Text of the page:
Social Scientist. v 13, no. 145 (June 1985) p. 69.


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NOTE

P. Sundarayya and The Land Question

ON MAY 19, 1985, the revolutionary movement in India, lost one of its greatest heroes, in- the death of Puchalapalli Sundarayya. P.S. had all the qualities of head and heart, which make a revolutionary leader and which led him to become the first general secretary of the Communist Party of India (Marxist), a post that he held for several years. Anyone coming in contact with him was immediately struck by his unfailing modesty and sincerity of purpose. His many-sided life and activities, particularly his role in organising the Telangana people's armed struggle, arc all too familiar. In this brief tribute, his contribution to the understanding of the agraian situation, in particular, the land question, is recalled.

The pamphlet. The Land Question, appeared in 197$, but there was a prelude to it in his Explanatory Note to the Central Committee Resolution on Certain Agrarian Issues, appearing in 1973. Both these documents have gone a long way in providing a correct and complete understanding of the agrarian situation in India.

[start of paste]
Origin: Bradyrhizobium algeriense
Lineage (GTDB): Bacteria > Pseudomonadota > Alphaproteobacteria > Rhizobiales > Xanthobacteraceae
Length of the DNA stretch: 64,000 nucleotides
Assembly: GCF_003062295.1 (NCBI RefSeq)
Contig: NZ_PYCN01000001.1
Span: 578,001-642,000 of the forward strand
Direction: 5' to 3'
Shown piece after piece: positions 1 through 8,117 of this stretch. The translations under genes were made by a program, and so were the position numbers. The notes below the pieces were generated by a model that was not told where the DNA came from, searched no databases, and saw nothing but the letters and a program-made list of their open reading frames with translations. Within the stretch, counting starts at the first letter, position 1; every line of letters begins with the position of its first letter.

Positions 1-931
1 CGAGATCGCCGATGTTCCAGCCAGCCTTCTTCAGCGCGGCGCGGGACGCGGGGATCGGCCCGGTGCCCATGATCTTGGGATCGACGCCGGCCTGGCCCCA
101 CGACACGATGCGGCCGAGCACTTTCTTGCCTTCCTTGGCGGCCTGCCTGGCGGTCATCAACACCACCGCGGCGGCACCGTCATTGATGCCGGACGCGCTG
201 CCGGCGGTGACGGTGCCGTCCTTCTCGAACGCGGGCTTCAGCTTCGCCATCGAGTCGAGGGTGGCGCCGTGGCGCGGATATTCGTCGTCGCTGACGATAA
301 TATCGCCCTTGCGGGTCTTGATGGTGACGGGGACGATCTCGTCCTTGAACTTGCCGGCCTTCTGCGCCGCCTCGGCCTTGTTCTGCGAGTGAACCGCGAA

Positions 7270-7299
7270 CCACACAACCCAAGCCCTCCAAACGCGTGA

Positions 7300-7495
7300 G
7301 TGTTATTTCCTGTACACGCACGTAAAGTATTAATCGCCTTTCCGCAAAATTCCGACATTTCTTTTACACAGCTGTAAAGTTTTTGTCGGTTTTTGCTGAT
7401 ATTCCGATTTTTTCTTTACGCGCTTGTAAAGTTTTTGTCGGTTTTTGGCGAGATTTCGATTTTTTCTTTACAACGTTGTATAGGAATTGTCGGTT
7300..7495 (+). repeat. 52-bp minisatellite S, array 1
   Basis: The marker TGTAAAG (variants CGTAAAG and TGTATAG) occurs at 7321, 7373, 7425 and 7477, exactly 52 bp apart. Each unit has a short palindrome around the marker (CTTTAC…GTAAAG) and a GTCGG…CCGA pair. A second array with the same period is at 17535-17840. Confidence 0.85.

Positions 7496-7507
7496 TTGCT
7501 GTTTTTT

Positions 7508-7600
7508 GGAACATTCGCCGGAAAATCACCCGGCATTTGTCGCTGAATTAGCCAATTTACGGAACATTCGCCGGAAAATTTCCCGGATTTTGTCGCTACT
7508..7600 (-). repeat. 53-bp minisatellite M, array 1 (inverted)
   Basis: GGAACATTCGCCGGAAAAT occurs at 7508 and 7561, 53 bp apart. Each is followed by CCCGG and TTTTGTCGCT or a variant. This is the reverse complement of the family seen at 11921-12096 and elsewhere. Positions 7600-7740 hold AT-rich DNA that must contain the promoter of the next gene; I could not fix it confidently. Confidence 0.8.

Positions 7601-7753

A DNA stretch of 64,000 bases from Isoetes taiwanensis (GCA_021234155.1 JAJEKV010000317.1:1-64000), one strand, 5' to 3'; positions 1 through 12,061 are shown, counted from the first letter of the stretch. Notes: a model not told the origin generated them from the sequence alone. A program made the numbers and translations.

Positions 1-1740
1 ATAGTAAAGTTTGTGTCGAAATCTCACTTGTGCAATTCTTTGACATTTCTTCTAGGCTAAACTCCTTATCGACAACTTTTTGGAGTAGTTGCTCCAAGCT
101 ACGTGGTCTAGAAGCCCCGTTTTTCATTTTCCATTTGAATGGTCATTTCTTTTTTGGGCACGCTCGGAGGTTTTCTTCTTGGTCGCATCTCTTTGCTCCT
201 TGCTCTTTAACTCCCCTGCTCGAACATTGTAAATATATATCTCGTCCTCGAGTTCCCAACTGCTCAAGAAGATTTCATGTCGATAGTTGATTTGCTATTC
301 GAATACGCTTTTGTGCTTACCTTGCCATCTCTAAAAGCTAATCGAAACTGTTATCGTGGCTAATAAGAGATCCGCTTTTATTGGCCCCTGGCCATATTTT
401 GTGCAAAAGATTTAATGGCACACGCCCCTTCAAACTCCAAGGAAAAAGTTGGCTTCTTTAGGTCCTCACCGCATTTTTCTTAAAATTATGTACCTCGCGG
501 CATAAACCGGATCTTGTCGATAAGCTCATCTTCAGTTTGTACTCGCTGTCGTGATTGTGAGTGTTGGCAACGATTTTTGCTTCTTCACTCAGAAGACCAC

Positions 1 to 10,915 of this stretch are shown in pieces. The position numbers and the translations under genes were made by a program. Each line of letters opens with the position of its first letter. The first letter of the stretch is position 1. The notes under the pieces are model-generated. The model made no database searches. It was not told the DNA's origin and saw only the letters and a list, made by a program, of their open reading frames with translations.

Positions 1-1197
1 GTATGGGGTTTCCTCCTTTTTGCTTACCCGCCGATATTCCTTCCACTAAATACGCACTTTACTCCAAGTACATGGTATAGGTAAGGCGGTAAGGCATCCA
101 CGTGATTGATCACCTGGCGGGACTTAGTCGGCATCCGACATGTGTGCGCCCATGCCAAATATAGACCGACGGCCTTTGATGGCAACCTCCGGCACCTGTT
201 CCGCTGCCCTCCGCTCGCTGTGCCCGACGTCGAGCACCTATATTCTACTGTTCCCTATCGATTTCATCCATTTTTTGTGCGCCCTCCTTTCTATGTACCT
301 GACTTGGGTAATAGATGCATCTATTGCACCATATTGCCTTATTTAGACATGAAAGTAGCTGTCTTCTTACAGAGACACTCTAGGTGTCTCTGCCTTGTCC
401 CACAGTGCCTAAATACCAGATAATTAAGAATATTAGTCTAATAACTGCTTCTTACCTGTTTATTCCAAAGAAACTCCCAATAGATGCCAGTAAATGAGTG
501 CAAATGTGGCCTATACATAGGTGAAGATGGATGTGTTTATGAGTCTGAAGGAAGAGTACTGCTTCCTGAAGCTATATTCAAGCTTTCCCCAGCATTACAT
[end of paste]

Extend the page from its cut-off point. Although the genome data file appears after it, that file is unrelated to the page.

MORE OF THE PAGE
The Explanatory Note brought clarity to the understanding of the agrarian situation in India. The situation as it exists is not classical feudalism, nor is it developed capitalism, but it is both feudal and semi-feudal, meaning thereby that capitalist exploitation is super-imposed on the old feudal system. The anti-feudal revolution has to be directed not only against feudal landlordism but against capitalist landlordism as well, which has got enmeshed with the former.

About 5% of the rural households, constituting the landlords, have each holdings over 20 acres, and together own about 40% f the total operational holdings. P.S. calculated that if only the land above the ceiling were taken from them for distribution, then 5 crore acres of land would be available for distribution; but if all the land, including that below the ceiling, were taken for distribution, then an additional 6.32 crore acres would become available as surplus. If all the land of the landlords, including that below the ceiling, were confiscated and distributed among the agricultural workers and poor peasants, then each of these households would receive one to one and a half acres mpre of land, than what would have been available to them if only the land above the ceiling were distributed; and this would ensure a minimum landholding of 2i acres (in some states even 5 acres) per household. What however needs to be noted is that even after this measure, full employment and a ttuni-



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